I usually try flying Star Alliance (*A), especially with Air India (AI) on board. But there are still quite a few sectors where *A lacks good connections – like Portland for example. I’ve been consciously avoiding Air France (AF) after reading about their mistreatment of Indians. We did try booking easterly via Japan, but with just a week’s notice, even that was sold out. I was left with no option but to fly Skyteam all through BOM-CDG-SLC-PDX-AMS-BOM with AF-DL.
The to & fro journeys happen to be my longest 2 ever: a whopping 32 hours end-to-end to Portland, and 25 hours on the return. It also has the highest meeting-to-journey (MTJ) ratio of 28.5 hours of travel per hour of business meetings The previous record was 15 hours. CDG-SLC also happens to be my longest sector this year – 5072 miles.
BOM-CDG on Air France
Without airline lounge access, I used the Clipper lounge which seems inferior to the new CSIA First Class lounge. We had an on-time departure around 2am. On board the A330, the crew seemed very pleasant. They distributed headphones and a night kit with an eye mask & ear muffs. The light midnight snack was the largest served by any airline that operates flights post midnight. LH, LX, VS, DL all serve a puff roll with drinks. Apart from the hot snack, AF served fruits – really help keep you hydrated on long flights – and a granola bar to munch later in the night. They used an older In-flight entertainment (IFE) system Continue reading
I’ve been to small towns before. Quite a lot of European cities, and Melbourne, can be explored on foot (maybe, some tram). But last week, I visited the smallest of them all – a town named Sønderborg in East Denmark.
Sonderborg, like many other towns in Europe, is the home of a manufacturing giant, for which it is best known. Corporate presence helps create employment opportunities and develop local infrastructure of these smaller towns that would otherwise be neglected. A local airline, Alsie Express, operates a few flights to Copenhagen everyday with their ATR aircraft in jet-black livery.
Shortly after takeoff the hostess came out of the front door to serve coffee, chocolate or nachos. We initially thought it was the pilot making good use of the auto-pilot, but later realized it was the ATRs cargo hold. The aircraft is an all business class configuration with the kind of leg-space that my friend Hriday needs, but hardly gets. Each seat stretching two window panes speaks for itself.
The approach served us a beautiful view of the area – lush green islands in the sea. The airport was a tiny little building – the size of a petrol pump (or smaller actually). The bags were loaded on a cart and then pushed into a gutter in the building. The 4 table cafeteria was empty, and there was free coffee and WiFi in the 8 seat waiting area.
There was a single, large common washroom. In the time that my friend took a smoke, people had moved out in their cars and the airport door was locked. The few taxis that were there had gone and we kept waiting. A lady realized we were new here Continue reading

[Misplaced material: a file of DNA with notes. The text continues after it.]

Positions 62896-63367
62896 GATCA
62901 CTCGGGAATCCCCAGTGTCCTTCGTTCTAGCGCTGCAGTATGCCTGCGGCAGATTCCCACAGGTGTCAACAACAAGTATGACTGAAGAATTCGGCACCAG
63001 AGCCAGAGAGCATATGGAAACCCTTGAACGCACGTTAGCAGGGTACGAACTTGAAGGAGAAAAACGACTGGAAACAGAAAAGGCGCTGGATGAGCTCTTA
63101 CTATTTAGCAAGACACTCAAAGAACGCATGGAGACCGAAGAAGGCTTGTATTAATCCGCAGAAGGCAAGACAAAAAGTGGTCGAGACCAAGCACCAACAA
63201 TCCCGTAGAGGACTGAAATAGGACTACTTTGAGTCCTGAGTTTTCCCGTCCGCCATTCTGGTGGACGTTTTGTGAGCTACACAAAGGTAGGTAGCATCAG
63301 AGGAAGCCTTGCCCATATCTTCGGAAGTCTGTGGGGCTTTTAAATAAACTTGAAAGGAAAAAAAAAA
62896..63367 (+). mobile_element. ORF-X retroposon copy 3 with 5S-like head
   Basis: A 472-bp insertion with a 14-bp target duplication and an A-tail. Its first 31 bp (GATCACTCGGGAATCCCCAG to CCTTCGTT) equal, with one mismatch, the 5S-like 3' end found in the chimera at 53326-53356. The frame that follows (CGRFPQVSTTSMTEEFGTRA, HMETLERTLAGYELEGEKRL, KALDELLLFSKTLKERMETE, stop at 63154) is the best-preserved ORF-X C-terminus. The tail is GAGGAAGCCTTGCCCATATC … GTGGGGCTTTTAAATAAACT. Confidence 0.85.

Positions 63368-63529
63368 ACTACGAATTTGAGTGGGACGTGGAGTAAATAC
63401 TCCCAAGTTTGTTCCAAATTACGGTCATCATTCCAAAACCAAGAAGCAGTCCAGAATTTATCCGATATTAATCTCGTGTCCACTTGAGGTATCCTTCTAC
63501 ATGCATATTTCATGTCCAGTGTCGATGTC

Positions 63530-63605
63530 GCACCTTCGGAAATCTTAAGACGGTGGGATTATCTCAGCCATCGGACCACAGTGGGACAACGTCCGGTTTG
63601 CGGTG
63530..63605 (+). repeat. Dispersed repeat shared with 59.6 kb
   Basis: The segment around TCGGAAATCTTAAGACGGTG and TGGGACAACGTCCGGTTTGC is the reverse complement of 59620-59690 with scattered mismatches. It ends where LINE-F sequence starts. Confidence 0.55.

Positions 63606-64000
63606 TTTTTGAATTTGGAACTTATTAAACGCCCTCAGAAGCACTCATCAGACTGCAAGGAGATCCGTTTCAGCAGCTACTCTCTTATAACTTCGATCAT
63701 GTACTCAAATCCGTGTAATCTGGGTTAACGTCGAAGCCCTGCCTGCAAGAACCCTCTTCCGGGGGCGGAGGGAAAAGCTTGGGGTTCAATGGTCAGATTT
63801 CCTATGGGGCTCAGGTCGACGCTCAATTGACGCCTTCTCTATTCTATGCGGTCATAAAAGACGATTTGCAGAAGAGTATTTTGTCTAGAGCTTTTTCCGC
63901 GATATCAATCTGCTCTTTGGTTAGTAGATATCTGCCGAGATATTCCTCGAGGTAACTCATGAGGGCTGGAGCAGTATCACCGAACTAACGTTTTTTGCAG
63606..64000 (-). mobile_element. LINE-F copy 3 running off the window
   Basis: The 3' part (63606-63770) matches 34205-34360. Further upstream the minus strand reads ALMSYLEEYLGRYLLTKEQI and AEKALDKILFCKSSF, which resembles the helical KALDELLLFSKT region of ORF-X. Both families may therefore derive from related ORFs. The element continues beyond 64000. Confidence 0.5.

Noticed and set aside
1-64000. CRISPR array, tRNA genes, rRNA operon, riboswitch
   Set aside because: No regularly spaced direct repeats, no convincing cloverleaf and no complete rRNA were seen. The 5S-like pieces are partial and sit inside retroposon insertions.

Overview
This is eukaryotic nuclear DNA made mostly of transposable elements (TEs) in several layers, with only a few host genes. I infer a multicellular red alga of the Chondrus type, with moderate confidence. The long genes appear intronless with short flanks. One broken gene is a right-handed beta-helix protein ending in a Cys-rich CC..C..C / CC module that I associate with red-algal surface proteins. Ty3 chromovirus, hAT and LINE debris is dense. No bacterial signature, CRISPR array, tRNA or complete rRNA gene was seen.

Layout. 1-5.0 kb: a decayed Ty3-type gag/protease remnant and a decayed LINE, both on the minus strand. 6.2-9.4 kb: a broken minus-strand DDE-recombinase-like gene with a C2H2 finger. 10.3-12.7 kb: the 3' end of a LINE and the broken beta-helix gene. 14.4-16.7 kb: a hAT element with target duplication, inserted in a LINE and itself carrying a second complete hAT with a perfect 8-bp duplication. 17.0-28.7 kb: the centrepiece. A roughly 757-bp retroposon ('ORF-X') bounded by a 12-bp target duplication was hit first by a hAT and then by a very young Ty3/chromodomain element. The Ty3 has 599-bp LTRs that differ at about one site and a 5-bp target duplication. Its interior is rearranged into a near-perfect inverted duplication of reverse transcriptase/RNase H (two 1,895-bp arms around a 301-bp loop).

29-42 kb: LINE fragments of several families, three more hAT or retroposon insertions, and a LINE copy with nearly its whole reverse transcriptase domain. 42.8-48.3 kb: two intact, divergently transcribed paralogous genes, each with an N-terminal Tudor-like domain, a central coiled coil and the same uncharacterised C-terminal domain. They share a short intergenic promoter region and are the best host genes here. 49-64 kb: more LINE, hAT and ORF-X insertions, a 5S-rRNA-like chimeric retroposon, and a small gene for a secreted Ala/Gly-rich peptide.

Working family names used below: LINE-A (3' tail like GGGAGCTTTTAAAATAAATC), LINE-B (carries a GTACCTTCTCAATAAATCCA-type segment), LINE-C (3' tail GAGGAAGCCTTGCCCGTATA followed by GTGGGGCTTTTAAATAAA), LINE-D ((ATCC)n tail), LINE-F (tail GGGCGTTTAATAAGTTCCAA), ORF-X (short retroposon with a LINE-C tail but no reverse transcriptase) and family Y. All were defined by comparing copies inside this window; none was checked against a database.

I’ve learned some fascinating & exemplary stories about discipline & honesty in Japan through Quora. When the time came to visit Tokyo, I felt that I should familiarize myself with some Japanese etiquette. And I must say that a few minutes of reading came in very handy during the trip. Here is what I’ll keep with me forever:
1. Respect everything
Handle everything with both hands, especially money. Most counters will have a tray next to the ledger where you are expected to place money & pick your change. I guess the practice of receiving business cards with both hands comes from here.
2. Avoid 4 & 9 in every way
The Japanese word for “four” sounds like the word for “death” whereas ‘nine’ is sometimes pronounced ‘ku’, which can mean suffering. Its a superstitious piss-off; I don’t know how many follow, but I would avoid a 4 piece gift or a sales offer with too many nines.
3. Go with the group
Generally, the Japanese believe in group decision making that is focused on the larger good. This avoid favorism and blocks in-ways in an integral group – possibly why Japan was never colonized. This could slow down the process, but that’s how it is.
4. Genuine customer focus
Here’s my story: I went to the information counter at HND airport around 7:25 asking for a bus to my destination. The lady said the next one is at 10am. I had read about one at 7:45 and asked her to check; when she realized there was one, she apologized at least thrice for the possible misguide. She then realized that there was very little time left and I possibly couldn’t make it to the bus stop after getting my bus & train tickets. She, in her kimono and modified geta, ran to help me with tickets and brought me all the way to the bus stop around 7:38am. That was perhaps one of the happiest moments of her life Continue reading